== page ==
Colombia's ELN guerillas responded Jan. 31 to the call made two days earlier by Humberto de la Calle, the government's chief negotiator with the FARC guerilla army, to include them in the peace talks. An ELN communique acknowledged that a delegation has been in touch with the government for the past two years to establish terms for opening a formal or "public" peace dialogue, and had expressed its willingness to take this step in November. The statement said the guerillas were still awaiting a response from the government. (El Espectador, Jan. 31)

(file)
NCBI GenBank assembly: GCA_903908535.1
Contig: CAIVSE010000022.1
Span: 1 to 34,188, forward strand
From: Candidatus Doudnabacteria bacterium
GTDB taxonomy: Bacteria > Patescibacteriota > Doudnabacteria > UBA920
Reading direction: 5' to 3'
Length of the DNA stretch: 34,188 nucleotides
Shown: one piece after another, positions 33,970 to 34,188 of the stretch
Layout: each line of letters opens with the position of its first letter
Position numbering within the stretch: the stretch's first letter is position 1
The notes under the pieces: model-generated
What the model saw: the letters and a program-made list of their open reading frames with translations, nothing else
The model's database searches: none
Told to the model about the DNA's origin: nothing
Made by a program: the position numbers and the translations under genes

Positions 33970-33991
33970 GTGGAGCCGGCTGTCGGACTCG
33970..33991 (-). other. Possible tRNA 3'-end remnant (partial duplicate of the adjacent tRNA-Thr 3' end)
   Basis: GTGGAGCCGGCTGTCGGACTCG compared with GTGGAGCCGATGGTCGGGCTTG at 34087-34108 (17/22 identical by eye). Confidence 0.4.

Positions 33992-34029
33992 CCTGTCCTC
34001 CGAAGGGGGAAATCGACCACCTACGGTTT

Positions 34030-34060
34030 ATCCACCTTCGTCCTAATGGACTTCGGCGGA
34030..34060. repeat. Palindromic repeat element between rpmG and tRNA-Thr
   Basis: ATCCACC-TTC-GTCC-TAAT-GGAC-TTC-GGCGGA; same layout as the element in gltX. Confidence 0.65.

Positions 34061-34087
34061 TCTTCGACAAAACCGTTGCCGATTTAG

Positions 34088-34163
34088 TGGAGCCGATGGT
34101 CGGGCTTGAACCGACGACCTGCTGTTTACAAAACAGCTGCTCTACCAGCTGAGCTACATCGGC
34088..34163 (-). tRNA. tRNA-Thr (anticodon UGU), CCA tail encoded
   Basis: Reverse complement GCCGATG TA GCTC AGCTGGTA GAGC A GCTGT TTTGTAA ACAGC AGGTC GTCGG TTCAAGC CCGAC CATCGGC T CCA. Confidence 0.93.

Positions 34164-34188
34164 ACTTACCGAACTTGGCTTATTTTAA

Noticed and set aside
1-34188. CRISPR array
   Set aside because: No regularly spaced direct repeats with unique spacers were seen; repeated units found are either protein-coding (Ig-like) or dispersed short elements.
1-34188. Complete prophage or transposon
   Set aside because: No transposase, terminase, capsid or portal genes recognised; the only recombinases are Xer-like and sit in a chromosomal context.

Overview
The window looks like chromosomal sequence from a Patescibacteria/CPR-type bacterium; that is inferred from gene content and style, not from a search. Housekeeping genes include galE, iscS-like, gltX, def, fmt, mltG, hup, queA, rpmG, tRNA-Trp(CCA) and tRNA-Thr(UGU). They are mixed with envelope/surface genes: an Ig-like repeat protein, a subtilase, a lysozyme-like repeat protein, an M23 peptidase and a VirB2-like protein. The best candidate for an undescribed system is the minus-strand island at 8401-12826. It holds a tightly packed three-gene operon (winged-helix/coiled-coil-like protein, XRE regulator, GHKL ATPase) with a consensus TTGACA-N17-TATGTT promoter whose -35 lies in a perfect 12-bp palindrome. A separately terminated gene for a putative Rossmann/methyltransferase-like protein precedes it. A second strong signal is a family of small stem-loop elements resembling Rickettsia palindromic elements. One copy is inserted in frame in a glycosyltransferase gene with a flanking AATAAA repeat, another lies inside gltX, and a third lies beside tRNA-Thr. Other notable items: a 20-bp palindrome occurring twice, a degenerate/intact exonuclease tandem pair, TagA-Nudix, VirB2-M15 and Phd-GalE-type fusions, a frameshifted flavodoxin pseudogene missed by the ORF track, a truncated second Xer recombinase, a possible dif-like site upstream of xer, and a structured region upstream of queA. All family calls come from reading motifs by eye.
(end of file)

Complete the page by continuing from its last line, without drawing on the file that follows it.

Colombia's President Juan Manuel Santos is to meet at the White House with Barack Obama Feb. 4 to mark 15 years since the initiation of the Plan Colombia aid package, amid signs of hope that the South American country's 50-year armed conflict is winding down. The two are expected to discuss what the Colombian press is calling a new "Plan Colombia" for the post-conflict era, with aid focused on rebuilding, removing landmines and implementing the peace accords—drawing parallels with the post-war Marshall Plan in Europe. "I think there's a real prospect for success and signing of a peace accord this year, hopefully within the first half of this year," said Bernard Aronson, the US envoy to the negotiations between the Colombian government and the FARC guerillas. But Colombia's Defense Ministry also issued a statement calling for new military aid—this time to combat the outlaw right-wing paramilitary groups, known in official parlance as "Bacrim" for "criminal bands." (Reuters, Feb. 3; El Tiempo, El Espectador, Jan. 31; El Tiempo, El Espectador, Jan. 30)